On November 28, 2006, it was reported that at a White House reception for those newly elected to Congress, Webb attempted to “avoid” President Bush, whom he criticized frequently on the campaign trail, and declined to stand in the presidential receiving line or have his picture taken with the president.

Reportedly, the president found Webb and asked him, “How’s your boy?”, referring to Webb’s son, a Marine serving in Iraq. According to reports, Webb replied that he “really wanted to see his son brought back home”.

Bush responded,”I didn’t ask you that, I asked how he’s doing.” Webb responded that that was “between me and my boy”.

Accounts claim that Webb was so angered by the exchange that he was tempted to “slug” the president, and later when recounting the incident divulged “I’m not particularly interested in having a picture of me and George W. Bush on my wall,”

By now, this little incident between President Bush and Senator-elect James Webb of Virginia has raced through the media tracks so many times, it has become dizzyingly blurry and confusing. Many pundits and editorial writers with spare pens and spare time to write have weighed in to add their precious bits and pieces of unalloyed and unsolicited wisdom to this fray. Silly me, that’s what media pundits are expected to do and which they do with gusto.

Anyway, most possible discernible angles have been amply covered and vivisected by pundits of widely differing political stripes. Revered conservative columnist, Mr. George Will started the proverbial ball rolling, laying the blame on Mr. Webb for exhibiting such a disrespectful attitude toward the exalted office held by widely-ridiculed President George Bush. For her part equally renowned Ms. Peggy Noonan “creamed” the buttered-toast side of Bush inferring that the president did not show presidential “grace” with his curt retort to Mr. Webb’s initial response. A credible sign of the escalating loss of grace in public discourse and demeanor, she appears to opine. And the ball has been bouncing back and forth, all across traditional media and the blogosphere. So fast and furious, a detached observer may find the overall scenery muddled and confusing.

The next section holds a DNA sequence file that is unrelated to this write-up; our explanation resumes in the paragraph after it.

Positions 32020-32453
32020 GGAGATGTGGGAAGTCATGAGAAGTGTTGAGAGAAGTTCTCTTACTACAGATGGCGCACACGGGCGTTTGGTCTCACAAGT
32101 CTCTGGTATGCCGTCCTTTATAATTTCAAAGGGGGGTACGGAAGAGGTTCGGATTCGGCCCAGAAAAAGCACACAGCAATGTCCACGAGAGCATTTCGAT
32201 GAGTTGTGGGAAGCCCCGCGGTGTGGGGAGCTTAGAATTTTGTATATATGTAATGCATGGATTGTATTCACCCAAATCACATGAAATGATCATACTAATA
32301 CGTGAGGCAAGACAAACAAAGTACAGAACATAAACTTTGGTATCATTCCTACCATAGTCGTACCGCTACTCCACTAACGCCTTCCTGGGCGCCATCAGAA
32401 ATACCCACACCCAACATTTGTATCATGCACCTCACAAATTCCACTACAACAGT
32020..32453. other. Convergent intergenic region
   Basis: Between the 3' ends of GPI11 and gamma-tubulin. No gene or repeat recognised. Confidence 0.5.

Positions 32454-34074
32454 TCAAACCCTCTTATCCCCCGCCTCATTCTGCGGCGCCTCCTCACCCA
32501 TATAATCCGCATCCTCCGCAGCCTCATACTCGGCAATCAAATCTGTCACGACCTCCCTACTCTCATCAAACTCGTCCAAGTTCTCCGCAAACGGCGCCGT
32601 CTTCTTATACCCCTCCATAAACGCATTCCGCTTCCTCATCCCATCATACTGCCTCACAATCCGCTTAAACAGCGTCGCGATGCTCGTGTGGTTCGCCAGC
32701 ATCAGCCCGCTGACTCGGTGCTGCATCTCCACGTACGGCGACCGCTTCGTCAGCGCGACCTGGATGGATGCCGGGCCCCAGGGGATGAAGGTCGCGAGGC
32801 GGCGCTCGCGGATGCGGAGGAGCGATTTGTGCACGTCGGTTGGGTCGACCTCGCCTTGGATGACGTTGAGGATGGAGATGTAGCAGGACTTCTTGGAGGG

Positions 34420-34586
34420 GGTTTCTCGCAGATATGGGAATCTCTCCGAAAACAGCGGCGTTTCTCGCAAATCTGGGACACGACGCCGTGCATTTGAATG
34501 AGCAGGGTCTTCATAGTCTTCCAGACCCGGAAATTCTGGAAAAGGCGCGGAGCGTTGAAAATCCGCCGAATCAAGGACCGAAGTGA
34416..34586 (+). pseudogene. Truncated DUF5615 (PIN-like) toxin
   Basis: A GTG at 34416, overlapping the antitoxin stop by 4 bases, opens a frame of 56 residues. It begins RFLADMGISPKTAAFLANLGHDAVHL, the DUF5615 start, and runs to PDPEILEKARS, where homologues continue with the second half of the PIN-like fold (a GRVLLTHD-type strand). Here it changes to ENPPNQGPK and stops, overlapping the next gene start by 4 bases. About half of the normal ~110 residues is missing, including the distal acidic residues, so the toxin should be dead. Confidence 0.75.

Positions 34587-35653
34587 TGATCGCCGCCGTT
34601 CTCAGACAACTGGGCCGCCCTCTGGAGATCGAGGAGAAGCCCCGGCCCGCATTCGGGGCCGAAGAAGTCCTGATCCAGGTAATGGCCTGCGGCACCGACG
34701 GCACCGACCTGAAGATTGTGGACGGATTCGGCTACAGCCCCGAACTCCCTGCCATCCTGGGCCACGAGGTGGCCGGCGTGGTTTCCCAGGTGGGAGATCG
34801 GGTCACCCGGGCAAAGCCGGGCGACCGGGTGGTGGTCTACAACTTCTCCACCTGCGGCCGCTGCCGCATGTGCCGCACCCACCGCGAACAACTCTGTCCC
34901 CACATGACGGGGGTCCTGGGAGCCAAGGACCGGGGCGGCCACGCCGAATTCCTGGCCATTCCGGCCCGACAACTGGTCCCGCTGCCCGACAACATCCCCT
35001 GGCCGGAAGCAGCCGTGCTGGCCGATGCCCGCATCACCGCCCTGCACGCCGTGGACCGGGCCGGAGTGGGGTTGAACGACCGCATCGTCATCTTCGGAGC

One may wonder how in this enlightened and overly-informed world we live in, these “simple” matters appear difficult to resolve and have to be subjected to bountiful discourse and incessant hand-wringing. It would appear that most public issues cannot be plotted out as either black or white, but typically as shades of gray.

But are there still widely-held traditional values and standards that do not change and have withstood the harsh onslaught of time and strife? And don’t these “absolutes”, if we could call them such, still count to help resolve issues similar to this with judicial firmness and finality?

Anyway, why not ask the opinion of the detachedly uninitiated, out of the loop, not so sophisticated, and whatever, you know, the man on the street side of things, and see what he thinks. Take me, for example.

Thus, like it or not, here’s my rather puny take, randomly scribbled, as understood from different sources read.

It is common knowledge that Mr. Webb “dislikes” the president though for what exact reason opinions are quite divided. And judging from the way President Bush has regarded and responded to those who do not share his views or the way he runs his presidency, which is with almost nonchalant inattention to their criticism and name-calling, he has not responded in like manner. Meaning, he does not in turn “dislike” Mr. Webb tit for tat, not publicly at least.